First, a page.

For us lately it’s been mood. We’re in a stage when everything is breaking, and that’s frustrating Tracy. He’s constantly trying to fix something or trying to find someone to fix it or putting it on a list for us to pay Airstream a million bucks to try to fix when we’re there this spring. And these are not cosmetic problems. The power inverter has been acting weird for almost year, a Starlink cable is wired wrong, my bike is shot, we’ll be lucky if the new tent is shipped to Iowa when we’re there; if not, we’ll be SOL amid the mosquitos of Alaska.

For me it’s been the onset of peri-menopause, which I didn’t even know was a thing until this past fall. Now I know, believe me.

The body I’ve been used to for the past 20 years has been replaced by a fiery, moody, bucking broncho with one mean headache. Don’t get me started on insomnia. Or how hard it is to get doctors and pharmacies to get the right meds where I think I’m going to be. That is, if I’m lucky to even get a prescription without an in-person appointment.

I sometimes wonder if living in a sticks and bricks would make it easier to manage this wild horse. I’d have a doctor I could see anytime! A washing machine in my home! A real bedside table with a glass of water on it. Sigh.

The thing is, no matter where you are, you’re still you. A glass of water on my bedside table isn’t going to change how I tackle the fundamental struggles of this life.

Like Austin, I guess, I started out weird, and now I’m a menopausal lady with purple eyeglasses, glad just to find a parking space.

Actually, Tracy’s the one who finds most of the places we go, and he keeps us going from one beautiful location to another. I keep with the snarky comments about Americans. And Banjo keeps the coyotes in check. We have a system, and it’s ours no matter where we are.

6 thoughts to “Highs, Lows, and Weird in ATX”

  1. I read an article about Austin’s transformation from weird to corporate not long ago. Kind of parallels what happened in Portland, another mecca that once prided itself on weirdness.

    There are highs and lows to any lifestyle you choose, and really, “No matter where you are, you’re still you” pretty much sums it up.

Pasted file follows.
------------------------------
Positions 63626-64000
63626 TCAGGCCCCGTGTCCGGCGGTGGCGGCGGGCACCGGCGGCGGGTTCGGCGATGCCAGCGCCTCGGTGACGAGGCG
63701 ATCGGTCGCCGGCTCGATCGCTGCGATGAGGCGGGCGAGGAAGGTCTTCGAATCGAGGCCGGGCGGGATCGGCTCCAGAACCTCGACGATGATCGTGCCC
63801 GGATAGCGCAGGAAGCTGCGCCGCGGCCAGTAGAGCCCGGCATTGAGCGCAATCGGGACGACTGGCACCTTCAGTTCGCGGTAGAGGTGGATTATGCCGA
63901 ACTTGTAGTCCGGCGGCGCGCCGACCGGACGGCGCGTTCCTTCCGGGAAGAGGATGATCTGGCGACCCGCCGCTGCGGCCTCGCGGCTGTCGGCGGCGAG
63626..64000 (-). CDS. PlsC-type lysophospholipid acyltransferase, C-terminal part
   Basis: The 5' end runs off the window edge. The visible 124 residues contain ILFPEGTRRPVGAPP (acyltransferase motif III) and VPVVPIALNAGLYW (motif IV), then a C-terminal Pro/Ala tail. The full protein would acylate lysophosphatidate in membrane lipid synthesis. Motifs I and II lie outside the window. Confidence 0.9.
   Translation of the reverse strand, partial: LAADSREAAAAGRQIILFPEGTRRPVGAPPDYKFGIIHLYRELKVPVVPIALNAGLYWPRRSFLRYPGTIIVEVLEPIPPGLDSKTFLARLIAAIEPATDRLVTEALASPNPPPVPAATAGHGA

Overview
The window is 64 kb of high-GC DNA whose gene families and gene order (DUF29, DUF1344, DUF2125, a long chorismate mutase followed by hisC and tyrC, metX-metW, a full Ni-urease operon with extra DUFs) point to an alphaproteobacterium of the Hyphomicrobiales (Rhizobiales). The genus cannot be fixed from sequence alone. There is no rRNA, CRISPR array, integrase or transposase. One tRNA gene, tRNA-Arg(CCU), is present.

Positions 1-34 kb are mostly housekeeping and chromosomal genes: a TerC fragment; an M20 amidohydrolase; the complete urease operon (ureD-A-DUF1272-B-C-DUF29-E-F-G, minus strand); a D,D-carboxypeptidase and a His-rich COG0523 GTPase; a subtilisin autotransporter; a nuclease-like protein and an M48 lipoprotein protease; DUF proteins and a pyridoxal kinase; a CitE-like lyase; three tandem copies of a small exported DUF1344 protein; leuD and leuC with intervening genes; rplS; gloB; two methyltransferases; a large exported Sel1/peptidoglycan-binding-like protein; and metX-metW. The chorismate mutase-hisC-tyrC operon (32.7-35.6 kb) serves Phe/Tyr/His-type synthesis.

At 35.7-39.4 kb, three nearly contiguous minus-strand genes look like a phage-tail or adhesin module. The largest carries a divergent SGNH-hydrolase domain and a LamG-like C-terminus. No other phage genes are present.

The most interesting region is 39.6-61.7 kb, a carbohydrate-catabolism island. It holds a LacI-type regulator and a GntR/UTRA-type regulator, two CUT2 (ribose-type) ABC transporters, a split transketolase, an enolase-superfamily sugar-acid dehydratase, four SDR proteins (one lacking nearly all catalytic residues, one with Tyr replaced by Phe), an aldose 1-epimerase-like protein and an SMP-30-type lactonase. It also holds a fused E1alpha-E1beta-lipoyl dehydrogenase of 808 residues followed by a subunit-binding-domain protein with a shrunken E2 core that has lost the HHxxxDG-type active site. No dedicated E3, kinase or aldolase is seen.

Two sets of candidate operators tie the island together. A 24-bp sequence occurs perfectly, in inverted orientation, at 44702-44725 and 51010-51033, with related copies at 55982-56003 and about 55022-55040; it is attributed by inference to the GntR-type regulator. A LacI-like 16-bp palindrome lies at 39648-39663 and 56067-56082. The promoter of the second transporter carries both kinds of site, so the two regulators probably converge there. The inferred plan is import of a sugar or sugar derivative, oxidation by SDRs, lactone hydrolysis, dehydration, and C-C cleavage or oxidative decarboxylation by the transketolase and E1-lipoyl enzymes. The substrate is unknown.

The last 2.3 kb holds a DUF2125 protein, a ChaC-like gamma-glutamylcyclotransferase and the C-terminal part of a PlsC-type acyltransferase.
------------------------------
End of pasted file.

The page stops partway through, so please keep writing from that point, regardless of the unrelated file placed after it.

1. I think there’s a fundamental law that as soon as I discover a weird place, it’s way too late. The only exception may be Missoula, MT which of course has grown, but it’s not yet too big for its britches.

      1. Madison, WI has some of the same problems. Lots of local landmarks disappearing under a tsunami of “luxury” apartment for tech workers in their 20s. I still love it here, but it’s not the same town as it was 25 years ago when I moved here.

  2. Hi Shelly,
    It’s always nice to read about your adventures. In truth, I’m always grateful to know that you and Tracy are doing okay and are safe. I suppose that in order to truly understand the “thrill of the road” one must experience it😁
    This menopausal thing will soon pass, but there are meds (both prescribed and over the counter) that can help!!! It’s just such a blessing to be done with it!
    Have a safe journey to Alaska. I did a cruise there a few years ago. The glaciers were my favorite thing…They are breathtaking ❤️
    Love from Virginia!

    1. Hi Cyndy – it’s great to hear from you! I like to think of you watching over us. I’m now taking HRT which seems to be slowly helping, but I always appreciate hearing from people who survived this craziness. Totally looking forward to those glaciers. Enjoy that Virginia spring!